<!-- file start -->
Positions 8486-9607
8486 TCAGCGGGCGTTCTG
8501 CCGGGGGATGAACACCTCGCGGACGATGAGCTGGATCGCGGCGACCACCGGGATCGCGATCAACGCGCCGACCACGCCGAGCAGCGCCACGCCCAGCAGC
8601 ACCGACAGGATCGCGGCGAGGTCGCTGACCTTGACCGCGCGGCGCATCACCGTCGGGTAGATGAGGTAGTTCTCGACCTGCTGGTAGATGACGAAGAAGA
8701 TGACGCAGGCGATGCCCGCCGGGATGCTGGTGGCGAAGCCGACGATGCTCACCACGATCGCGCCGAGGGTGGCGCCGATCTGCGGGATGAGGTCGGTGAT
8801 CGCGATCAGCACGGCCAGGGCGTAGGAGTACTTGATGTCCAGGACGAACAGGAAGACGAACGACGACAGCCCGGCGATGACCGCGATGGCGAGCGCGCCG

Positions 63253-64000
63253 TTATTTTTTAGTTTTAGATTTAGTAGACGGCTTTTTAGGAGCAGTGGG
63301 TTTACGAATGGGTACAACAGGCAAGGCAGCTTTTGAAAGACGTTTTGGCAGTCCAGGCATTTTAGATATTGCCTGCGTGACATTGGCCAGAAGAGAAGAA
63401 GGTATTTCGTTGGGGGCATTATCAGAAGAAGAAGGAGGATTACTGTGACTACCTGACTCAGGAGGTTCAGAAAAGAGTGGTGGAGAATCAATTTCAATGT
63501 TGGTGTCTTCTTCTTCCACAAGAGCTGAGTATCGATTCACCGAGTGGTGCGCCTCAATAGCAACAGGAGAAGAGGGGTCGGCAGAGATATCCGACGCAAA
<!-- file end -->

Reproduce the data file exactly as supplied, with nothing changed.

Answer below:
Positions 8486-9607
8486 TCAGCGGGCGTTCTG
8501 CCGGGGGATGAACACCTCGCGGACGATGAGCTGGATCGCGGCGACCACCGGGATCGCGATCAACGCGCCGACCACGCCGAGCAGCGCCACGCCCAGCAGC
8601 ACCGACAGGATCGCGGCGAGGTCGCTGACCTTGACCGCGCGGCGCATCACCGTCGGGTAGATGAGGTAGTTCTCGACCTGCTGGTAGATGACGAAGAAGA
8701 TGACGCAGGCGATGCCCGCCGGGATGCTGGTGGCGAAGCCGACGATGCTCACCACGATCGCGCCGAGGGTGGCGCCGATCTGCGGGATGAGGTCGGTGAT
8801 CGCGATCAGCACGGCCAGGGCGTAGGAGTACTTGATGTCCAGGACGAACAGGAAGACGAACGACGACAGCCCGGCGATGACCGCGATGGCGAGCGCGCCG

Positions 63253-64000
63253 TTATTTTTTAGTTTTAGATTTAGTAGACGGCTTTTTAGGAGCAGTGGG
63301 TTTACGAATGGGTACAACAGGCAAGGCAGCTTTTGAAAGACGTTTTGGCAGTCCAGGCATTTTAGATATTGCCTGCGTGACATTGGCCAGAAGAGAAGAA
63401 GGTATTTCGTTGGGGGCATTATCAGAAGAAGAAGGAGGATTACTGTGACTACCTGACTCAGGAGGTTCAGAAAAGAGTGGTGGAGAATCAATTTCAATGT
63501 TGGTGTCTTCTTCTTCCACAAGAGCTGAGTATCGATTCACCGAGTGGTGCGCCTCAATAGCAACAGGAGAAGAGGGGTCGGCAGAGATATCCGACGCAAA